- Product Rating -

Art House Asshole : Amélie

| February 3, 2017

You know how when you’re wanting to go to the movie theater and you look up all the films that are showing and there are alway at least three that you’ve never heard of, let alone have any interest in seeing? Well, good news! I’ve seen those movies. I spend most of my theater experiences in art house theaters watching those movies that you’ve never heard of and then never watch. Yeah, I’m that hipster asshole. My goal with this is to spread information out about these films, that way you can decide one of the following. “That actually sounds pretty cool! I want to see that now!” or “Man, I’m glad I decided to go see the new superhero movie!”. So without further ado, here is my article and review of Amélie!

I needed a good palette cleanser after January’s reviews. Between Trash Humpers, Aaaaaaaah!, and Live by Night, I was pretty ready for a feel goody kind of film to enjoy. And that is exactly what I got with this film! Good job me! You choose the right film to watch this week! For once you didn’t choose a film that you watch knowing that no one would ever care about that film except for you! Your family loves you! This was one of the reasons why I watched this film, the other being that this has always been on my list of shame for films that I know I need to see at some point in my life. And then in my editing class this week, we had to cross films off of a list that we have seen to show our knowledge of what films we have already watched. And, this has happened to me multiple times, by the way, I was shamed for not seeing this film. So screw it! I write a weekly review series where I review Art House films, I’ll use that as an excuse to finally watch this film. You’re welcome me and the rest of the world!

Amélie is just delightful. I know I am probably the last person to ever recommend this film to you. I mean this is kind of the go-to film for anyone who wants to get into French Cinema but has never dipped their toes in it. But I won’t be the asshole this week and say “Oh it’s bullshit and overrated.” Not this week. Cough. Cough. La La Land. Cough.

Amélie follows a very innocent woman in France who grows up under wacky circumstances and now as an adult, she is dedicating to being a matchmaker and generally helping people around her. There is practically no conflict in this entire damn film. Which I am kind of okay with. It’s charming. Kind of in a Wes Anderson kind of way. The film, in general, has a very kid-like look to everything. Throughout the film, I wanted to call the film either surrealist or absurdist, but at the same time, the tone of the film really doesn’t fit either of those. A more accurate way to describe the film is that it is just silly. “Silly” is a word that I will rarely use to describe something because usually there are better words to describe art and using the word “Silly” make me sound like a child. But with a film with such a child-like wonder as much as this film, that is really the best way to describe the film.

The transitions in the film are silly. The writing in the film is silly. The acting in the film is silly. The film feels like it crawled right out of a child’s daydream. Which gives kind of a strange juxtaposition when there is kind of a large amount of sex in the film. Not a lot by any means. It isn’t like this film is a kid reimagined Blue is the Warmest Color or anything. But there is some loud and in your face kind of sex in this film. And when you jump from Audrey Tautou being adorable and smiling at the camera, to the moans of these two kind of unattractive (subjective) people, you get a strange seeing your parents naked kind of feeling. That is present, though it didn’t destroy the film for me by any means.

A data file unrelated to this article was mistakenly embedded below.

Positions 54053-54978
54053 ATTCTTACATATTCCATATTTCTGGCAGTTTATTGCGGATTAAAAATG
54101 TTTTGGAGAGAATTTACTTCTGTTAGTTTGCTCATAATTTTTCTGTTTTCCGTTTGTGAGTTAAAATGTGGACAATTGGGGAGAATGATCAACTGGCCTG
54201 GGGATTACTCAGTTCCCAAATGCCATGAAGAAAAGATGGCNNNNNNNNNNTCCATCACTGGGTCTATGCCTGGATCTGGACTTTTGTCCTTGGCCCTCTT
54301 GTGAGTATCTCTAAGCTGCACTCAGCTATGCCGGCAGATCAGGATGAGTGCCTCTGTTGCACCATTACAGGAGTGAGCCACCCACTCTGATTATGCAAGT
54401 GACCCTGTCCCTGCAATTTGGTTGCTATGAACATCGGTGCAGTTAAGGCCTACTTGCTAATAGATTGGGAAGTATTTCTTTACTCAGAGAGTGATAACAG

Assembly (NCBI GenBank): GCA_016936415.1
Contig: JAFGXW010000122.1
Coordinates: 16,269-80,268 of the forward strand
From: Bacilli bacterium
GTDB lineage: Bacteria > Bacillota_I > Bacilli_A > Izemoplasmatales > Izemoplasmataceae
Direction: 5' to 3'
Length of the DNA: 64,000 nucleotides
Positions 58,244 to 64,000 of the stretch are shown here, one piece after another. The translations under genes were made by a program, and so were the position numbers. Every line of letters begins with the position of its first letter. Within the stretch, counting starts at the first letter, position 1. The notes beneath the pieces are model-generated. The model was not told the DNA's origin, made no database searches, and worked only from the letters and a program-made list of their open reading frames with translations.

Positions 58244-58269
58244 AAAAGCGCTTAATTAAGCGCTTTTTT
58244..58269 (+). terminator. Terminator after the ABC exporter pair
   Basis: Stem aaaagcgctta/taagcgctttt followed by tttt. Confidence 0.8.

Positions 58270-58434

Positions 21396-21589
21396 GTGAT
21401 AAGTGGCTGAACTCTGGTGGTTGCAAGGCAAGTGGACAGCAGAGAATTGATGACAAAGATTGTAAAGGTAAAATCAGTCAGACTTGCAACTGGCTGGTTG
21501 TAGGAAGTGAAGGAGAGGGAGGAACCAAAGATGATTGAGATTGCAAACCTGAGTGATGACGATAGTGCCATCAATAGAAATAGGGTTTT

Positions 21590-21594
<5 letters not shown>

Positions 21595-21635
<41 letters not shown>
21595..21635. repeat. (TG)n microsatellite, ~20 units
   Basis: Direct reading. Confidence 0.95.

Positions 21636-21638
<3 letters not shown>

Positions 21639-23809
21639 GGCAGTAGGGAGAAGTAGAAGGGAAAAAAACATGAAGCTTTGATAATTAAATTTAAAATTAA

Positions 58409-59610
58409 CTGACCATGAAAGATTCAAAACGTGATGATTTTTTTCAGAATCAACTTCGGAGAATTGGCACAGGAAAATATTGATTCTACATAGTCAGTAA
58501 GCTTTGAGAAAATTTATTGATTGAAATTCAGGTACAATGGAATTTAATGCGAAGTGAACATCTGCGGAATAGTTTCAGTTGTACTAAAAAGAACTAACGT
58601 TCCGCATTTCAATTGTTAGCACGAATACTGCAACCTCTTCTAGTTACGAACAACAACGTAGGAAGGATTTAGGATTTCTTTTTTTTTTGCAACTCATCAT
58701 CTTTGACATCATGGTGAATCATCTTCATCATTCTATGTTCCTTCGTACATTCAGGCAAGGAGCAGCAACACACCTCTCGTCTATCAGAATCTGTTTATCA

With everything that I have said thus far, you might be thinking “Then why isn’t this a five out of five-star film?” And the fact of the matter is that besides what I just mentioned, I really don’t have any issue with this film. It isn’t only well made but has a distinct style, something that will always give a film bonus points in my book. Besides the fact that it feels kind of vignette-like with the various tasks Amélie does throughout the film, I wouldn’t say I ever got bored. The film just never fully connected with me to absolutely adore the film.

But hold the phone.

This happens with me with really every feel good movie. I watch it and afterward I’m like “Yeah! I love that! That makes me happy! Go screw yourself Society that makes me sad!” but I am never like “You have to go see this film!” Because in all honesty, depressing and sad films I have an easier time recommending. Maybe that says something about me. It probably does say something about me. But we are moving past that. What always happens with feel good movies is that it takes me around three weeks after watching the film to realize how good it is. Then I rewatch it when I want a feel good movie and I bump it up almost always. This has happened with Cinderella, The Jungle Book, Chef, Sing Street. And it will probably happen with this film. But for now, it will remain where it is. It’s a good film and I’m glad I saw it. Now that we are in the cold and depressing season, check this film out if you want to feel all nice and fuzzy. Because there is a reason why even non-art house assholes still watch this French film from the early 2000s.

About the Author:

Henry Jarvis is the youngest member of the Reel Nerds. His favorite films include Space Jam and Dude, Where’s My Car? and Lawrence of Arabia. He enjoys those pretentious art house films that Ryan hates. He sees a lot of movies! Honestly more than he should. He replaces his lack of social skills and meaningful friendships with his love of cinema! He’s also crying while he writes this biography for himself. His favorite directors are Andrei Tarkovsky, David Fincher, and David Lean.
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